For the first time, researchers can get a high-resolution view of single blood stem cells thanks to a little help from microscopy and zebrafish.
Researchers at the University of Wisconsin–Madison and the University of California San Diego have developed a method for scientists to track a single blood stem cell in a live organism and then describe the ultrastructure, or architecture, of that same cell using electron microscopy. This new technique will aid researchers as they develop therapies for blood diseases and cancers.
“Currently, we look at stem cells in tissues with a limited number of markers and at low resolution, but we are missing so much information,” says Owen Tamplin, an assistant professor in UW–Madison’s Department of Cell & Regenerative Biology, a member of the Stem Cell & Regenerative Medicine Center, and a co-author on the new study, which was published Aug. 9 in eLife. “Using our new techniques, we can now see not only the stem cell, but also all the surrounding niche cells that are in contact.”
The niche is a microenvironment found within tissues like the bone marrow that contain the blood stem cells that support the blood system. The niche is where specialized interactions between blood stem cells and their neighboring cells occur every second, but these interactions are hard to track and not clearly understood.
As a part of the new study, Tamplin and his co-lead author, Mark Ellisman, a professor of neuroscience at UC San Diego, identified a way to integrate multiple types of microscopic imaging to investigate a cell’s niche. With the newly developed technique that uses confocal microscopy, X-ray microscopy, and serial block-face scanning electron microscopy, researchers will now be able to track the once elusive cell-cell interactions occurring in this space.
“This has allowed us to identify cell types in the microenvironment that we didn’t even know interacted with stem cells, which is opening new research directions,” Tamplin says.
As a part of this study, Tamplin, and his colleagues, including co-first authors Sobhika Agarwala and Keunyoung Kim, identified dopamine beta-hydroxylase positive ganglia cells, which were previously an uncharacterized cell type in the blood stem cell niche. This is crucial, as understanding the role of neurotransmitters like dopamine in regulating blood stem cells could lead to improved therapeutics.
“Transplanted blood stem cells are used as a curative therapy for many blood diseases and cancers, but blood stem cells are very rare and difficult to locate in a living organism,” Tamplin says. “That makes it very challenging to characterize them and understand how they interact and connect with neighboring cells.”
While blood stem cells are difficult to locate in most living organisms, the zebrafish larva, which is transparent, offers researchers a unique opportunity to view the inner workings of the blood stem cell niche more easily.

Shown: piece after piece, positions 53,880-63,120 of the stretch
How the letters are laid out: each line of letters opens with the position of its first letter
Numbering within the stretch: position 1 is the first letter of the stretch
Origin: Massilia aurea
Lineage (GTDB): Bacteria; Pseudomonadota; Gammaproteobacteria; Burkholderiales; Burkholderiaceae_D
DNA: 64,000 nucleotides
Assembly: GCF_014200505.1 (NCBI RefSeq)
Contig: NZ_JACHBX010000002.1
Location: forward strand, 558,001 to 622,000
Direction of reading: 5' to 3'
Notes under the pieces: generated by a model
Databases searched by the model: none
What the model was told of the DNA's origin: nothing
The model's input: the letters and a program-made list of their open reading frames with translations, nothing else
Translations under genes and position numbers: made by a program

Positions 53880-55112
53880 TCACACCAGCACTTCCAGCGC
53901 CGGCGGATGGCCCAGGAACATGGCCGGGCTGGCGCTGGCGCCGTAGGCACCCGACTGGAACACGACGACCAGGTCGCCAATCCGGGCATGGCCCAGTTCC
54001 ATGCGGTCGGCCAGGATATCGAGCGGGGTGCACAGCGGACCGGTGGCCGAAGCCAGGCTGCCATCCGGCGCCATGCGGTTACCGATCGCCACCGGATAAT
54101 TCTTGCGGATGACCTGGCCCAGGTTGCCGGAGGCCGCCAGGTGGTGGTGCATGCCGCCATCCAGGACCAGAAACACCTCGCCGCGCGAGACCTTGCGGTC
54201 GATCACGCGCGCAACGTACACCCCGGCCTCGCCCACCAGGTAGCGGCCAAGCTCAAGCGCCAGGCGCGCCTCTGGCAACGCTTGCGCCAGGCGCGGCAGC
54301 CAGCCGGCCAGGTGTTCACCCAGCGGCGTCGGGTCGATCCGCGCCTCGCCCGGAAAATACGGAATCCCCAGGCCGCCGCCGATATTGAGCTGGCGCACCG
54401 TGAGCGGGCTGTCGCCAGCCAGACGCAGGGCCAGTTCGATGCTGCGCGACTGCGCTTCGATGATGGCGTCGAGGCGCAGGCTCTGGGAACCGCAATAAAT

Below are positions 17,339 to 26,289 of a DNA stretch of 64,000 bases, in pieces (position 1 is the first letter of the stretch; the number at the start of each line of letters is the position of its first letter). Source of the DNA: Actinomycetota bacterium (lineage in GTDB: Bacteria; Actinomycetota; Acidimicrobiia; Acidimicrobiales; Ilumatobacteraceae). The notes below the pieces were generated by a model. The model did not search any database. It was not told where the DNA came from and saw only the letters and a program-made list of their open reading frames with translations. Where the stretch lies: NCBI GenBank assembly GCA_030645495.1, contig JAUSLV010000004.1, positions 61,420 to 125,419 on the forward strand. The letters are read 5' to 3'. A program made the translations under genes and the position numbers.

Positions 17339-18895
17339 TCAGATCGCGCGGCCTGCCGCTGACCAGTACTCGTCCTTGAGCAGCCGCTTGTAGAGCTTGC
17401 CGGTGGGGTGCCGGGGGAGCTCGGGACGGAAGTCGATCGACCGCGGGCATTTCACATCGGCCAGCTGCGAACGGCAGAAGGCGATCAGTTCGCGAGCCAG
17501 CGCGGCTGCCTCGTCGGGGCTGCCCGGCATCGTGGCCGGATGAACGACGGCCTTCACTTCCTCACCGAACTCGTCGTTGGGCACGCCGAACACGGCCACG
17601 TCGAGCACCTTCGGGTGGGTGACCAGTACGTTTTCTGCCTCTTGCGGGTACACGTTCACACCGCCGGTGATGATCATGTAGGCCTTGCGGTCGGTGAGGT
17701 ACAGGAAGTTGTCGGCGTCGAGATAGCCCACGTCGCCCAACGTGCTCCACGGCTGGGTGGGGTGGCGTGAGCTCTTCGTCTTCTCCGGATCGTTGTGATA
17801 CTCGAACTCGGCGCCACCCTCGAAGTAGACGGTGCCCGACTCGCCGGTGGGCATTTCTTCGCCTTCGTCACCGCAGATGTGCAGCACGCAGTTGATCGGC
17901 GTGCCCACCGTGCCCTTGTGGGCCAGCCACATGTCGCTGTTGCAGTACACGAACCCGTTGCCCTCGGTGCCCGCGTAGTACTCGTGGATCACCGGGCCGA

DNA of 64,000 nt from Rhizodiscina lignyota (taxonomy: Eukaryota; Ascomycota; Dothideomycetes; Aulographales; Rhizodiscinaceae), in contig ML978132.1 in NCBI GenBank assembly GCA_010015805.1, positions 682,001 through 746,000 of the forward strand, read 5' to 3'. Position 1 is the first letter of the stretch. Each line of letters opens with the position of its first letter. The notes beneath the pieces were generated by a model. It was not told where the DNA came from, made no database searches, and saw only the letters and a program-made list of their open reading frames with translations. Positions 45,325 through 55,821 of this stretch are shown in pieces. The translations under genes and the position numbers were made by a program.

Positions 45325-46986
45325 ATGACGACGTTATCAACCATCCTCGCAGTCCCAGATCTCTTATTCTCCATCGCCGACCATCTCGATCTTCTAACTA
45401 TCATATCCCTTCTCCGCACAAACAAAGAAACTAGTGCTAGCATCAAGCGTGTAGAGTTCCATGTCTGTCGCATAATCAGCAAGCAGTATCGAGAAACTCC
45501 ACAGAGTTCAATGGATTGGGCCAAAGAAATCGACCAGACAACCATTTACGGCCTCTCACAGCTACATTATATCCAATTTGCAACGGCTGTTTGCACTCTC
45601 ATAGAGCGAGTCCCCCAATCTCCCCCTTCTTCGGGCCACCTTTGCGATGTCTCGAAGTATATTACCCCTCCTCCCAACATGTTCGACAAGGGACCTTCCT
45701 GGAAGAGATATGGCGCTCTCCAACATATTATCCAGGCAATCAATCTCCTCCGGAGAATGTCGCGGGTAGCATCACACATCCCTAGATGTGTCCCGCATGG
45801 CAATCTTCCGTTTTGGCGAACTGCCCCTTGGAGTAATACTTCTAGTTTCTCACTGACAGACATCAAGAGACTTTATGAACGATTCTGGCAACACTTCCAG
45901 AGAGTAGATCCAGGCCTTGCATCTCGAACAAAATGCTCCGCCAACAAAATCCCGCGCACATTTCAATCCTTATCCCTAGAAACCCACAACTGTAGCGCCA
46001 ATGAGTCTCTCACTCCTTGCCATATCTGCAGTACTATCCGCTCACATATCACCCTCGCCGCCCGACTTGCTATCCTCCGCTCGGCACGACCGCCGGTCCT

“That’s the really nice thing about the zebrafish and being able to image the cells,” Tamplin says of animal’s transparent quality. “In mammals, blood stem cells develop in utero in the bone marrow, which makes it basically impossible to see those events happening in real time. But, with zebrafish you can actually watch the stem cell arrive through circulation, find the niche, attach to it, and then go in and lodge there.”
While the zebrafish larva makes it easier to see blood stem cell development, specialized imaging is needed to find such small cells and then detail their ultrastructure. Tamplin and his colleagues spent over six years perfecting these imaging techniques. This allowed them to see and track the real-time development of a blood stem cell in the microenvironment of a live organism, then zoom in even further on the same cell using electron microscopy.
“First, we identified single fluorescently labeled stem cells by light sheet or confocal microscopy,” Tamplin says. “Next, we processed the same sample for serial block-face scanning electron microscopy. We then aligned the 3D light and electron microscopy datasets. By intersecting these different imaging techniques, we could see the ultrastructure of single rare cells deep inside a tissue. This also allowed us to find all the surrounding niche cells that contact a blood stem cell. We believe our approach will be broadly applicable for correlative light and electron microscopy in many systems.”
Tamplin hopes that this approach can be used for many other types of stem cells, such as those in the gut, lung, and the tumor microenvironment, where rare cells need to be characterized at nanometer resolution. But, as a developmental biologist, Tamplin is especially excited to see how this work can improve researchers’ understanding of how the blood stem cell microenvironment forms.
“I think this is really exciting because we generate all of our blood stem cells during embryonic development, and depending on what organism you are, a few hundred or maybe a few thousand of these stem cells will end up producing hundreds of billions of new blood cells every day throughout your life,” Tamplin says. “But we really don’t know much about how stem cells first find their home in the niche where they’re going to be for the rest of the life of the organism. This research will really help us to understand how stem cells behave and function. A better understanding of stem cell behavior, and regulation by surrounding niche cells, could lead to improved stem cell-based therapies.”
This research was supported by grants from the National Institutes of Health (R01HL142998, K01DK103908, 1U24NS120055-01, R24 GM137200) and the American Heart Association (19POST34380221).
Source/Credit: University of Wisconsin–Madison | Rebekah McBride